Very simply put, personal finance looks into how your money is managed. From budgeting to investing and from debt to insurance, personal finance management is often considered challenging, especially when managing a restricted budget.
Over the past decades, financial institutions worldwide or banks, in particular, have had to deal with the pressures of an industry that is continuously changing its game. New, or updated, market regulations, increasing defaults on loans due to unemployment, collapses in the housing market, and rising overhead costs, have all exhausted the banking system. Moreover, the fragmentation between large transaction volume branches and low transaction volume branches has substantially impacted numerous banks all over the world.
Frequently referred to as the blood which fuels an organization’s operations, cash is an economic reality that cannot be overlooked. Fulfilling cash requirements on a short term by either collecting, managing or investing is a fundamental responsibility of business managers and corporate treasurers.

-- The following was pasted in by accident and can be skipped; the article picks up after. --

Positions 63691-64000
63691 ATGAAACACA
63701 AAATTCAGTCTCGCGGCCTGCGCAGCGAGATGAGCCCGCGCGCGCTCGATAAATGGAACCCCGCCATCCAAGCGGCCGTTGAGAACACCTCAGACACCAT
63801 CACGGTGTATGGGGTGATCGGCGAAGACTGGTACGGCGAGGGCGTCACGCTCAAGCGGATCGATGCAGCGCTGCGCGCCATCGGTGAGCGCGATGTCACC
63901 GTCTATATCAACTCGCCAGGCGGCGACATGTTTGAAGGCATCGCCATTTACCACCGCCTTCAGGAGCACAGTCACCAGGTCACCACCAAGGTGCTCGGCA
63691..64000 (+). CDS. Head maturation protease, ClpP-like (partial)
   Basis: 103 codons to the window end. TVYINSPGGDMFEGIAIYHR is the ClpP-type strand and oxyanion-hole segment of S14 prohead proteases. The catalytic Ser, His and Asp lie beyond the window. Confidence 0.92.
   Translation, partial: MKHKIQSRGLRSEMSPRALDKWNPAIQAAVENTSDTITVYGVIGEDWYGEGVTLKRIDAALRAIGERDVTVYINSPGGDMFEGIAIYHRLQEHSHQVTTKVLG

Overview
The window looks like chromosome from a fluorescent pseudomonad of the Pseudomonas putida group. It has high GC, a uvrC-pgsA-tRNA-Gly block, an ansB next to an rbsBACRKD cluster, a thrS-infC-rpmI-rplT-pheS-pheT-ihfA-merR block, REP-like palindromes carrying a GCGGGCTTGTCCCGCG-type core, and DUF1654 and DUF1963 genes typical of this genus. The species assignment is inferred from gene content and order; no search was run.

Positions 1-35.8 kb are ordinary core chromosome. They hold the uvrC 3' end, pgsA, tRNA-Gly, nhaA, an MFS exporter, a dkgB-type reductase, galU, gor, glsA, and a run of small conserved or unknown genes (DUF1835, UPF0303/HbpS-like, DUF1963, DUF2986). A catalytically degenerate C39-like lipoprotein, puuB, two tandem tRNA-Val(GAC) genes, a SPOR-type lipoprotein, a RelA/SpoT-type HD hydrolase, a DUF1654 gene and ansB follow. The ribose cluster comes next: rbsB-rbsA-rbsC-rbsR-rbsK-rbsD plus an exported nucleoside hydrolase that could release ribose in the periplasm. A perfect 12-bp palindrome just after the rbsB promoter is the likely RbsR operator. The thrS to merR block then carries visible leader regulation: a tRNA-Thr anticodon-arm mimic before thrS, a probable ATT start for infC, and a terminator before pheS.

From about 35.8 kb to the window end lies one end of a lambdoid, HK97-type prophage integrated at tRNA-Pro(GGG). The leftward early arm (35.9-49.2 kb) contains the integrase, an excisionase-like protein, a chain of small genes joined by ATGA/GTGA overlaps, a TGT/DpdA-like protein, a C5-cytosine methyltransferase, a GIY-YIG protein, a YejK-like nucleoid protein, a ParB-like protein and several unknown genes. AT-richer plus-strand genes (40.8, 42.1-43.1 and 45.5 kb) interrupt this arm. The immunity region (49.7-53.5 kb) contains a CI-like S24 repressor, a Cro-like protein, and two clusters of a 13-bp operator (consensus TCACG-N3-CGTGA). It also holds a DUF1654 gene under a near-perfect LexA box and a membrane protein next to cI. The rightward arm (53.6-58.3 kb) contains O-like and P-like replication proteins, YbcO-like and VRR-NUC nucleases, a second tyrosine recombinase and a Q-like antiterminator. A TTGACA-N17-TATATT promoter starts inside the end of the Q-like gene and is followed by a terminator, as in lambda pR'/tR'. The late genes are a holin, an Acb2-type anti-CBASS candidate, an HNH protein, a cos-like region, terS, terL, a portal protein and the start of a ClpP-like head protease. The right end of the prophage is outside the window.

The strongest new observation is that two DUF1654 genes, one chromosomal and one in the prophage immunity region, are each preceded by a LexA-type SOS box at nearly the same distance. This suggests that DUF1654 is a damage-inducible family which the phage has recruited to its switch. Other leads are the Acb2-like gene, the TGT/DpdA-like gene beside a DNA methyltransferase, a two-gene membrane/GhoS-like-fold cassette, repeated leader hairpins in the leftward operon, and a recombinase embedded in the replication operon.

In a recent report, CERISE (Comité d’Echanges, de Réflexion et d’Information sur les Systemes d’Epargne-crédit) presents the progress of social performance assessment during the past few years, being influenced by social audits, social ratings and reporting standards.
Microfinance institutions (MFIs) are mainly private-held companies, whose owners tend to have long-term interests (Ingo, W., Krauss, N. 2008). Most MFIs are strongly related with a social mission. For example, the most common “raison d’être” for MFIs is to broaden access to financial services, reduce poverty, empower women, build community solidarity, or promote economic development and regeneration.